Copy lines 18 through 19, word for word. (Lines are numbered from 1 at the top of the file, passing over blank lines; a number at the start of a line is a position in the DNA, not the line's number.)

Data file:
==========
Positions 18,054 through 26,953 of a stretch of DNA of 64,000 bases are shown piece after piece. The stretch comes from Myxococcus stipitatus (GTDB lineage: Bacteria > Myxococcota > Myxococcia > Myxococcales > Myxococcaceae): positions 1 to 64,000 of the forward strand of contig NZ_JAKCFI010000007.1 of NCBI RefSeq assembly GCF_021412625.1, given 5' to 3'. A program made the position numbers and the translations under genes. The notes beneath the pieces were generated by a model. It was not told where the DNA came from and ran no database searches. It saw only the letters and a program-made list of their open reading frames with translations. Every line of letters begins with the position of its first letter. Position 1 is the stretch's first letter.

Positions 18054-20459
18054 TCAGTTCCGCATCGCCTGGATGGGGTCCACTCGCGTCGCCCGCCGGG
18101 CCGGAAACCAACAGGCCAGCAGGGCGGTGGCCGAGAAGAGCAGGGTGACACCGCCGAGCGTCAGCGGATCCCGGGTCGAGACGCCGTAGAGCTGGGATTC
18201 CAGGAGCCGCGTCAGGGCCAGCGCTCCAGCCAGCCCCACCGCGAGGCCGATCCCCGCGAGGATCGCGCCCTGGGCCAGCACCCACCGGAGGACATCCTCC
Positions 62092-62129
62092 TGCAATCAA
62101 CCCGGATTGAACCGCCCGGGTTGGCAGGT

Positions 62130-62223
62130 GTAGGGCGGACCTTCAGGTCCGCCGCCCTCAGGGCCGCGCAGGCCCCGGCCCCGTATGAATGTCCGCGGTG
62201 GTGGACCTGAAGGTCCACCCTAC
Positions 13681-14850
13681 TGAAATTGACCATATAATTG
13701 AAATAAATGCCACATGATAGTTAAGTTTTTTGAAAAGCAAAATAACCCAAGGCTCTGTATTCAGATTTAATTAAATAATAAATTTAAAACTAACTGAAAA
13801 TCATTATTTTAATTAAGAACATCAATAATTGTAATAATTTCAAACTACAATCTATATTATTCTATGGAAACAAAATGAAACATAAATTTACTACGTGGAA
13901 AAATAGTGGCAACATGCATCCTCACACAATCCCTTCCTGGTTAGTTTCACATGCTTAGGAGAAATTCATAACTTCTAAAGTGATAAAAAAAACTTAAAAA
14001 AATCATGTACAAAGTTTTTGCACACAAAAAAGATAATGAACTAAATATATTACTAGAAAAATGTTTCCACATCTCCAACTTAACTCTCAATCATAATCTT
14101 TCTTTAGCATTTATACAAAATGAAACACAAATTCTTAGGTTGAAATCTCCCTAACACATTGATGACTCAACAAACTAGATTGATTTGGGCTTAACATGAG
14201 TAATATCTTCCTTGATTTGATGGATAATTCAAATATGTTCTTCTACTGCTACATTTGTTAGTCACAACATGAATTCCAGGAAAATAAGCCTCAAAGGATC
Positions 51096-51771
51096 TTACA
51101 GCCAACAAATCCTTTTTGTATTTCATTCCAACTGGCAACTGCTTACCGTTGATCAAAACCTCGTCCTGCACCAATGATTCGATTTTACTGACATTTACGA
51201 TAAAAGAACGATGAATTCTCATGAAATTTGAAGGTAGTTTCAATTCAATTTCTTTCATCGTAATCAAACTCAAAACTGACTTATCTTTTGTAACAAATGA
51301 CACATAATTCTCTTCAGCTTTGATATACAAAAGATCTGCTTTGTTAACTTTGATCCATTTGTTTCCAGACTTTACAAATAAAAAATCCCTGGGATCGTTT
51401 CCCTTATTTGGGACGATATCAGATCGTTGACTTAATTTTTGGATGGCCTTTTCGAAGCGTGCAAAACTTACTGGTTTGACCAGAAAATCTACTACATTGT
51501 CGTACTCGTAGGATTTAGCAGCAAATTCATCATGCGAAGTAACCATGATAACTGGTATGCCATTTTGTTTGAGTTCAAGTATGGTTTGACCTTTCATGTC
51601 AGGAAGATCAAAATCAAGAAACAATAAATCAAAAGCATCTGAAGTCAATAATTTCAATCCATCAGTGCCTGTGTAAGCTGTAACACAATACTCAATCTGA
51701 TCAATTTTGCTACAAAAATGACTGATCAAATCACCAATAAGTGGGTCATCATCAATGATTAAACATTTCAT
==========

14101 TCTTTAGCATTTATACAAAATGAAACACAAATTCTTAGGTTGAAATCTCCCTAACACATTGATGACTCAACAAACTAGATTGATTTGGGCTTAACATGAG
14201 TAATATCTTCCTTGATTTGATGGATAATTCAAATATGTTCTTCTACTGCTACATTTGTTAGTCACAACATGAATTCCAGGAAAATAAGCCTCAAAGGATC